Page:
Skip to content Skip to navigation

Introduction: China at a Crossroads

July 15, 2011

Over four weeks in January and February 2011, during and after President Hu Jintao’s state visit to the United States, the Chinese government launched a “public diplomacy” campaign including a 60-second video, “Experience China,” which ran a total of 8,400 times on a giant video screen in Times Square. The spot, featuring international Chinese superstars, such as basketball player Yao Ming and pianist Lang Lang, projected an image of a modern, prosperous, and harmonious China. A 30-second version ran on major television outlets such as CNN’s domestic and international channels. Though there are no official figures available on the video production costs, the video was part of a $6.8 billion “external propaganda campaign” (外宣战) begun in 2009.

Despite the costly propaganda efforts, the Chinese authorities were not able to erase images of a different China. On February 27, in photographs and video footage circulated worldwide, Chinese policemen roughed up foreign journalists trying to report on a peaceful rally in Beijing, which was inspired by the Jasmine Revolutions in Tunisia and Egypt. Since then, the Chinese authorities have carried out an intensified wave of crackdowns by disappearing, arresting, detaining, and harassing Chinese activists, writers, artists, lawyers, and other rights advocates. The Chinese authorities have not accounted for those disappeared, and have intimidated those released from custody into staying silent about their ordeals.

In a special photography section in this combined No. 1 and 2 issue of the China Rights Forum for 2011, we present 32 photos selected from a Human Rights in China (HRIC) photo contest, titled “China through Different Lenses.” We thank the contributors of the some 300 photos for sharing these powerful images, as well as their stories of loss and hope and of individual and collective efforts to live with dignity in the face of formidable challenges: lawlessness, destruction of communities, environmental degradation, and dangerous workplaces. Our congratulations go to Du Bin, who won first prize for “Kneeling is Not a Crime” (photo 1.1); to Shuang Jian, who won second prize for “Living in Fear” (photo 5.1); and to Jin Yuehua, who won third prize for “Hu Xiaomei Airing Grievances on Behalf of Wrongfully Imprisoned Daughter” (photo 1.6).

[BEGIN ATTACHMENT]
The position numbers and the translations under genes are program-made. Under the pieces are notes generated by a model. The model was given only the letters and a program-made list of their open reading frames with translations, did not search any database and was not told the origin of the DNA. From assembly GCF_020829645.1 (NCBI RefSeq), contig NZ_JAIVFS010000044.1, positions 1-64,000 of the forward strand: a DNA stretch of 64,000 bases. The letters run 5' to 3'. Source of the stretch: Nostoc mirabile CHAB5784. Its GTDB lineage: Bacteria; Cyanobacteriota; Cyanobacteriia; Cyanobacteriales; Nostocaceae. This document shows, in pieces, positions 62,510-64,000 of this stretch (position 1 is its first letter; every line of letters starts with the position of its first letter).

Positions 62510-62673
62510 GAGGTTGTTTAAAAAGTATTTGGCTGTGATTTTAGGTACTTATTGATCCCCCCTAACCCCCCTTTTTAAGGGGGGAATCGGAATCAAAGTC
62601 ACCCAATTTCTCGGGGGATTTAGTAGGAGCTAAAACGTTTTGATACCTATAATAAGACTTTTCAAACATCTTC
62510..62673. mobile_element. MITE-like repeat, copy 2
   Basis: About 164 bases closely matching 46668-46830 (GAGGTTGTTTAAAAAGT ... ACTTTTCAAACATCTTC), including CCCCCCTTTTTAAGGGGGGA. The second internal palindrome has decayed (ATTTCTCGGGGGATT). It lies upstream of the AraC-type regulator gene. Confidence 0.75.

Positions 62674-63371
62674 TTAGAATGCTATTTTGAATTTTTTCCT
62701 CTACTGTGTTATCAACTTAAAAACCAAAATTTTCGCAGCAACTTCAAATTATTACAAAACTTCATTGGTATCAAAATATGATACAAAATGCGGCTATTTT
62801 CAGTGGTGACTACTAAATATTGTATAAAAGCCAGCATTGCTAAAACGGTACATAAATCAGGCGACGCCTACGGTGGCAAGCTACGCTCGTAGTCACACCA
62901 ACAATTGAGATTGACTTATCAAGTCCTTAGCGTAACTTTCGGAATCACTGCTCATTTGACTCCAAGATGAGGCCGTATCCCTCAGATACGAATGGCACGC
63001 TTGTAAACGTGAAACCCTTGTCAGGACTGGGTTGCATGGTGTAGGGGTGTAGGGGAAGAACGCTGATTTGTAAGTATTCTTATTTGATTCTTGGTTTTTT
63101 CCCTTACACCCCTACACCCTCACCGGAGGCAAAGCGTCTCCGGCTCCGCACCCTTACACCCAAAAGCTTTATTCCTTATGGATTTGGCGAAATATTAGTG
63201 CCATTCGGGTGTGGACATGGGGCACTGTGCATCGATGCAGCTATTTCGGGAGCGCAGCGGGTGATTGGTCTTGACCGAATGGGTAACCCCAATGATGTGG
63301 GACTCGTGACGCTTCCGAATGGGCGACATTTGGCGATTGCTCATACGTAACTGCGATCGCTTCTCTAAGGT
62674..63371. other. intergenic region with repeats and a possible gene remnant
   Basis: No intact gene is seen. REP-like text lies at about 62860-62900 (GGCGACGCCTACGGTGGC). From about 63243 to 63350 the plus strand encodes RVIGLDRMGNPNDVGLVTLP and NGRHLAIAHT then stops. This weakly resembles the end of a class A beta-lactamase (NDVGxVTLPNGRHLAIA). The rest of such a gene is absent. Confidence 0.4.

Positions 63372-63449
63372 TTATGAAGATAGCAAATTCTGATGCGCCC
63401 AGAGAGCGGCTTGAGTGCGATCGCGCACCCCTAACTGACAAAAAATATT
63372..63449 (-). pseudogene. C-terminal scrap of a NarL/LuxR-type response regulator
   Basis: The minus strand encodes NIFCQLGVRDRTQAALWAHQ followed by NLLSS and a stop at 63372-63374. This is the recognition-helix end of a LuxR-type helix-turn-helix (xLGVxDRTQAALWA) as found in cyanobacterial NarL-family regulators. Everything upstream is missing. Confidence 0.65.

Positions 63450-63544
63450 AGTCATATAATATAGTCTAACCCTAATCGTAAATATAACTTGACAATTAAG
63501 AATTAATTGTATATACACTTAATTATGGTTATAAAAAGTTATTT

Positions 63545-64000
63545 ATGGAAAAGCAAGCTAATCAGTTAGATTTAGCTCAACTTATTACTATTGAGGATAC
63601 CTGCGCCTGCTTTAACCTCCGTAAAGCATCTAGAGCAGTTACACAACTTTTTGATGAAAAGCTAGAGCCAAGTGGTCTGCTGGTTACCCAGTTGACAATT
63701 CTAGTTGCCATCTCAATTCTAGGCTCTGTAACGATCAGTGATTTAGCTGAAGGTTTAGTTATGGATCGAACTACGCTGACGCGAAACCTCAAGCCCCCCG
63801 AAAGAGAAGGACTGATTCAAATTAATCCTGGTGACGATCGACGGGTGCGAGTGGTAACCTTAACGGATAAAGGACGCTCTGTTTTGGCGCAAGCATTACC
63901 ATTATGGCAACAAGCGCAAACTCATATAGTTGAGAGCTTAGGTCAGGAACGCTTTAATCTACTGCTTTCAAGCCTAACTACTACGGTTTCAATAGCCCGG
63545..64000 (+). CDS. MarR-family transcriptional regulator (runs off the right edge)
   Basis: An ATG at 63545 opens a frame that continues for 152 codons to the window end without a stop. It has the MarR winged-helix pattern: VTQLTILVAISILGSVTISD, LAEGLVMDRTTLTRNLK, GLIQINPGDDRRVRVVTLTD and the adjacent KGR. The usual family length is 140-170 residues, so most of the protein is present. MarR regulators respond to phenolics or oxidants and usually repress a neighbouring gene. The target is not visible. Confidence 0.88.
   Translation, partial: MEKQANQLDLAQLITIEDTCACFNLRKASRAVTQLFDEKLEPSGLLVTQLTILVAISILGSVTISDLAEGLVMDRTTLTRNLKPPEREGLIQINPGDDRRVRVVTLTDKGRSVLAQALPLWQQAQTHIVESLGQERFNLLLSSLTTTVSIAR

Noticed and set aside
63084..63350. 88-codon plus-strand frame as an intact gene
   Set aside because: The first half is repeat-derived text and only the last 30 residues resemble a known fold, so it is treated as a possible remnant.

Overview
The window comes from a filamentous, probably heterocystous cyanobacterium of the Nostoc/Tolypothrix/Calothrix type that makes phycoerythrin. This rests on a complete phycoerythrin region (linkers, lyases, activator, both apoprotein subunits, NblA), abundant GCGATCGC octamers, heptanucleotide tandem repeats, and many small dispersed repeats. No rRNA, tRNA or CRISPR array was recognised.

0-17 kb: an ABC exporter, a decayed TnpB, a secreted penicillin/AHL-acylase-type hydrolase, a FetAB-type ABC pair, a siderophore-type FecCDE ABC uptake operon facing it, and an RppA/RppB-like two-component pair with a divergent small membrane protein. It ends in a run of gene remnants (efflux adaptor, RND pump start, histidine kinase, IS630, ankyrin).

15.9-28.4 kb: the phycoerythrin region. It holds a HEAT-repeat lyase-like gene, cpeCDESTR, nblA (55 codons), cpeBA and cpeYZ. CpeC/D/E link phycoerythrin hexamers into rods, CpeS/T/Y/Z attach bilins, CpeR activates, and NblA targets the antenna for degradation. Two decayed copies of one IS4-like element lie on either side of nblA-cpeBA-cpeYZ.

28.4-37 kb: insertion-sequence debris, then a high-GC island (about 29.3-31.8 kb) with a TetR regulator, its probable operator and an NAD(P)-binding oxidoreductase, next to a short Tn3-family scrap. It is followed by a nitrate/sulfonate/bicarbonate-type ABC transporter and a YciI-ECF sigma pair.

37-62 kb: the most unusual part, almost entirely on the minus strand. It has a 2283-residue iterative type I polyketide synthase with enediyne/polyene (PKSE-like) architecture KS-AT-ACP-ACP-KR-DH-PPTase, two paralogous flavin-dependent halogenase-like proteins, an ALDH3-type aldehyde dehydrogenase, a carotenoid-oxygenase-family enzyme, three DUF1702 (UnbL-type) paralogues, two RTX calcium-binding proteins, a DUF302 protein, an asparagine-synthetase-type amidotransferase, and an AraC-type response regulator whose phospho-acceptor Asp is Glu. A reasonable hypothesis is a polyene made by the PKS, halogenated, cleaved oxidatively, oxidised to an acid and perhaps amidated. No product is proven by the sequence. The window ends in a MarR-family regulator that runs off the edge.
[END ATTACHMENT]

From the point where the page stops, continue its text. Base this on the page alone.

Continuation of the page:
The special photo section is preceded and followed by two sections of articles. Section One: Jasmine Shock Waves, presents different perspectives — from China journalist Paul Mooney, independent critic Ku Yang, political commentator Bao Pu, and documentary film producer Hua Ze, who was kidnapped and held in extra-legal detention for more than a month — on the Chinese government’s reactions to the Jasmine Rallies, and the intensifying crackdown on rights activists since the Nobel Peace Prize to Liu Xiaobo was announced in early October 2010.

Section Two: Challenges Facing China, presents expert discussions of major challenges to Chinese society and the systemic changes required: Fu Hualing on the use of extra-legal “law” by the authorities, Christine Loh on environmental pollution and degradation, and the UN Special Rapporteur on Food’s report on his mission to China. Also in this section is a portrait of the dream-crushing conditions for migrant workers in Guangdong.

New Semi-Annual Publication Schedule

Beginning in 2012, the print edition of the China Rights Forum will move to a semi-annual schedule — two issues a year — from the current quarterly schedule. We will also be introducing an expanded online format that will include additional articles and interactive features.

We have appreciated the support and feedback we have received over the years from our readers and look forward to your ongoing support.

—The Editors

Error | Human Rights in China 中国人权 | HRIC

Error

The website encountered an unexpected error. Please try again later.